The parameters V 0, A 1 , A 2 and ω of each aerogenerator are identified by the software "Origin 5.0" and their optimal numerical values are determined by minimizing the quality criterion χ2 (Table 10).

Parameters3 ≤ V ≤ 1313 ≤ V ≤ 253 ≤ V ≤ 1515 ≤ V ≤ 253 ≤ V ≤ 1212 ≤ V ≤ 253 ≤ V ≤ 1717 ≤ V ≤ 25
A 1381.89241.133-13.38672.75-27.93Ps (V) = 800 kW-32.4051334.8
A 2-22.464338.249688.25563.451045.51354.91175.2
V 09.311619.41919.231718.2279.65439.600619.86

Table 10.

Boltzman theoretical model parameters of the power curve of each aerogenerator.

Fig. 16 represents the variation of annual energies (available, usable and recoverable) in function of the wind speed for the various masts and aerogenerators. We see that the maxima of the three energies curves pass approximately by the same wind speed, which shows the good adaptation of the aerogenerators to the Sidi Daoud site.

We notice that the annual wind power produced by each wind turbine represents approximately one-third of the total available energy in the site.

5.3. Energy efficiencies of the aerogenerators

Using the computed energies, the wind turbine mean efficiency relating to the available energy is estimated by the expression [28-33]:


The wind turbine mean efficiency relating to usable energy can also be defined by the following expression:


These two ratios of energy represent the product of the mechanical efficiency (gearbox and generator) and the rotor aerodynamic efficiency.

Figure 15.

Energies curves calculated by the meteorological method.

Fig. 17 represents the variation of these mean efficiencies as a function of the classified speed for the various aerogenerators. It is noted that the mean efficiencies pass by the same maximum μ max for a wind speed of approximately 9 m/s. This maximum varies from 41.92 % (AE-61) to 44.8 % (AE-32) (Table 11). It is significant to notice that this mean efficiency remains superior to 0.4 in the wind speed zone included between 6.8 m/s and 11.2 m/s for the AE-32, between 7.7 m/s and 10.25 m/s for the AE-46, between 6.5 m/s and 11.25 m/s for the AE-52 and between 7.8 m/s and 10.45 m/s for the AE-61.

Figure 16.

Mean efficiencies curves of the aerogenerators calculated by the meteorological method.

AerogeneratorsCpmax (%)μmax (%)Vopt (m/s)

Table 11.

Optimum operating point of wind turbines.

In addition, the annual mean efficiency of each wind turbine is defined by:


The numerical results obtained by the three methods are comparable and indicate that the annual mean efficiency remains higher than 30% for the various machines (Table 12). Consequently, the energy produced by each machine is important and reaches the 1/3 of the site available energy.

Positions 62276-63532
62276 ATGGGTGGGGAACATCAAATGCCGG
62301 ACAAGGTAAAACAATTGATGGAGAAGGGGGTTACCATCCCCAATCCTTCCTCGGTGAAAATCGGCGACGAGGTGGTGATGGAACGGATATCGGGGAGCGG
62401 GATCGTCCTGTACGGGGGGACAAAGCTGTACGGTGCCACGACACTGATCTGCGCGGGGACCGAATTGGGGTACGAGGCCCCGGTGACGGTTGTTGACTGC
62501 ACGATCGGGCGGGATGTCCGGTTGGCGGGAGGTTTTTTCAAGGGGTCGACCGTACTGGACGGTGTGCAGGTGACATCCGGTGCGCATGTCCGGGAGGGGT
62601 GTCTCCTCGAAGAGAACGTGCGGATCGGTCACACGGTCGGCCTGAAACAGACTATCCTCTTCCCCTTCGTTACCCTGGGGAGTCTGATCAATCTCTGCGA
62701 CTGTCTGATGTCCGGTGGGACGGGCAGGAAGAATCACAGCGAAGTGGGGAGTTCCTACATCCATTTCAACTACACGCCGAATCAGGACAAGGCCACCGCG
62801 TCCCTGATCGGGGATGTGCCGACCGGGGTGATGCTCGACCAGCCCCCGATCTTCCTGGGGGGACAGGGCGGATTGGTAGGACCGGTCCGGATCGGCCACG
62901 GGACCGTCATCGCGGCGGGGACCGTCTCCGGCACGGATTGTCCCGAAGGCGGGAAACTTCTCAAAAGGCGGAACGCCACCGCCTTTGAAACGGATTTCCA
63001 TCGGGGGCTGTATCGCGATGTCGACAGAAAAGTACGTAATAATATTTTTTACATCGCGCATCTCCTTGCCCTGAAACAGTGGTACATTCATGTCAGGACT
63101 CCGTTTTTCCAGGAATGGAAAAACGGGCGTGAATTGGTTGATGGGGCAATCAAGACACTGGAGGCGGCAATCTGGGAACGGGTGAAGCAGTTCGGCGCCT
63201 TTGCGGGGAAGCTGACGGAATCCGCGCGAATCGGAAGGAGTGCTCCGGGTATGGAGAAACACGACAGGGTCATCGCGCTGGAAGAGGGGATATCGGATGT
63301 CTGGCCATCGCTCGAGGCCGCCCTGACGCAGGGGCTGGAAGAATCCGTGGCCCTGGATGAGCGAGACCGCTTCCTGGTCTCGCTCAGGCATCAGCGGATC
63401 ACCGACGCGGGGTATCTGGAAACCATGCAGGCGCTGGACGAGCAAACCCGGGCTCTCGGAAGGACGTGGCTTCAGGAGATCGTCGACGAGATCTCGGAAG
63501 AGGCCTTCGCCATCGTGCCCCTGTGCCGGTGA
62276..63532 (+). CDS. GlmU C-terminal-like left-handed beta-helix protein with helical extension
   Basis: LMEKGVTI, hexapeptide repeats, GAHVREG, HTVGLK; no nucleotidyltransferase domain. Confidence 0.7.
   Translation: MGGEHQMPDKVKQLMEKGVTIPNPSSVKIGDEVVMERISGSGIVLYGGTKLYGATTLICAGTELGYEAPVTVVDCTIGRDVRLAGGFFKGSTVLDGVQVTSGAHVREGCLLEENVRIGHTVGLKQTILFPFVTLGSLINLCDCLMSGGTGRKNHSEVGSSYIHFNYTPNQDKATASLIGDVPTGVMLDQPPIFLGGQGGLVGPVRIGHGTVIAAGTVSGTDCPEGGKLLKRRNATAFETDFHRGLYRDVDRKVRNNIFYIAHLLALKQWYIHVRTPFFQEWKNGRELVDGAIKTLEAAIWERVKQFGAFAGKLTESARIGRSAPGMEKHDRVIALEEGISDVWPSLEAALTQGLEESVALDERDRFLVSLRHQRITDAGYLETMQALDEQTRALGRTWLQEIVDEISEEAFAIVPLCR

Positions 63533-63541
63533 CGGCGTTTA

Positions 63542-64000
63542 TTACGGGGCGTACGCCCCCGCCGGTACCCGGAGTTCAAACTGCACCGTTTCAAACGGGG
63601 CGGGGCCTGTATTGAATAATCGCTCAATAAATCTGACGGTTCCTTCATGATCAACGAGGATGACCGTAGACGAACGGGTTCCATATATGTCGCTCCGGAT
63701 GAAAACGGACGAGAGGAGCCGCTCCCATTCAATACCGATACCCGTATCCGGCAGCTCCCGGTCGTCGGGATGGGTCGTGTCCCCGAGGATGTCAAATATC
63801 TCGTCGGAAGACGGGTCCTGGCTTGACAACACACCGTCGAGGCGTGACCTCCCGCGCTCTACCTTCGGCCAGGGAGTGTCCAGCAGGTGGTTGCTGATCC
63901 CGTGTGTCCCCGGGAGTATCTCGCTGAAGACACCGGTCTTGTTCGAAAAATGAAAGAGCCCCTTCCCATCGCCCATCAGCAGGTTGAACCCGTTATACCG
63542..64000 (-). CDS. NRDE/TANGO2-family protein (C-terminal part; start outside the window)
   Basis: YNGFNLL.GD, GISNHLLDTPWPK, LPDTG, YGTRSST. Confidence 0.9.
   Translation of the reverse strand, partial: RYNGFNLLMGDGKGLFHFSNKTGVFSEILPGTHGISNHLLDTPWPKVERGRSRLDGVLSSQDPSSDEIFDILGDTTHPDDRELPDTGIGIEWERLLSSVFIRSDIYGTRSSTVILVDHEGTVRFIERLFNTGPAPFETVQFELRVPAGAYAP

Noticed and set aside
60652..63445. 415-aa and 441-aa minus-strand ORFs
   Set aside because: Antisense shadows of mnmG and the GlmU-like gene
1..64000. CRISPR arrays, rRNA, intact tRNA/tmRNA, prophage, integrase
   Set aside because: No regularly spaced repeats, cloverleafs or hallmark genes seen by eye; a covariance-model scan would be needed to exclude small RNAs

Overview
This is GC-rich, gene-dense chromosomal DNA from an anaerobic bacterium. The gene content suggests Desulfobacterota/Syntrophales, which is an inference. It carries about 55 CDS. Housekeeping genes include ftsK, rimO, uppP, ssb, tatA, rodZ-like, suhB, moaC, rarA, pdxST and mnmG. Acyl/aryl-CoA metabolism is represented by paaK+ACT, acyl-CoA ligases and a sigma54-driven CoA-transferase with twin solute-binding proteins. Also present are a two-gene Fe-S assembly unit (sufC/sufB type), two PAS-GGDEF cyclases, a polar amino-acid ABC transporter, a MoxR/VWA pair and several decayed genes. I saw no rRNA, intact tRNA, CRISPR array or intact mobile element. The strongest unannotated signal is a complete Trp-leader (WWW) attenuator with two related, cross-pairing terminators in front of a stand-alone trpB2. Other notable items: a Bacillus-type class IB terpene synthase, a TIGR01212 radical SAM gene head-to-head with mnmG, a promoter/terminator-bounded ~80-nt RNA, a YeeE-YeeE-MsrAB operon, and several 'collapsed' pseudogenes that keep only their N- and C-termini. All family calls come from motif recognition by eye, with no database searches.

Table 12.

Annual mean efficiency μ (in %) of each aerogenerator.

In practice, a maximum energy efficiency of wind turbine is ensured by an optimal aerodynamic efficiency of rotor. To optimize this efficiency, the control of the aerogenerator must be made so that the rotational rotor speed adapts to the site wind speed.

5.4. Use factor and availability rate

However, the wind turbine cannot function with full power all the time (maintenance, breakdowns, wind availability, etc.). To quantify the recovered power by each aerogenerator, it is interesting to calculate its annual use factor UF which is defined by the ratio of the produced electric power on the installed power [28-33]:


According to the relation (16), we note that this factor UF depends only on the wind frequency (at the nacelle height) for such an aerogenerator. Table 13 shows that the machine AE-52, which has the lowest nominal speed (V n=12m/s), presents the best use factor.


Table 13.

Annual use factor UF (in %) of each aerogenerator.

Based on the results of the annual energy recovered by each machine, we note that the use factor of the whole wind farm (70 aerogenerators of an installed power generation capacity of 53.6 MW) is about 25.87%; what shows that the maximum annual energy production of the wind power station is approximately 121.5 GWh/an.

To estimate the operation duration of an aerogenerator, we define the availability rate AF which depends on the machine characteristics and the wind potential in the site. For such a wind turbine having a cut in speed V d and a cut out speed V c, the availability rate AF is the probability P calculated by the following equation [28-33]:


In general, this factor rises when the difference (V c-V d) and the mean wind speed increase. The obtained values for the various aerogenerators are excellent (Table 14) and show that the production time exceeds 90% of annual time for machines AE-46, AE-52 and AE-61 and about 80% for the AE-32.


Table 14.

Annual availability rate AF (in %) of each aerogenerator.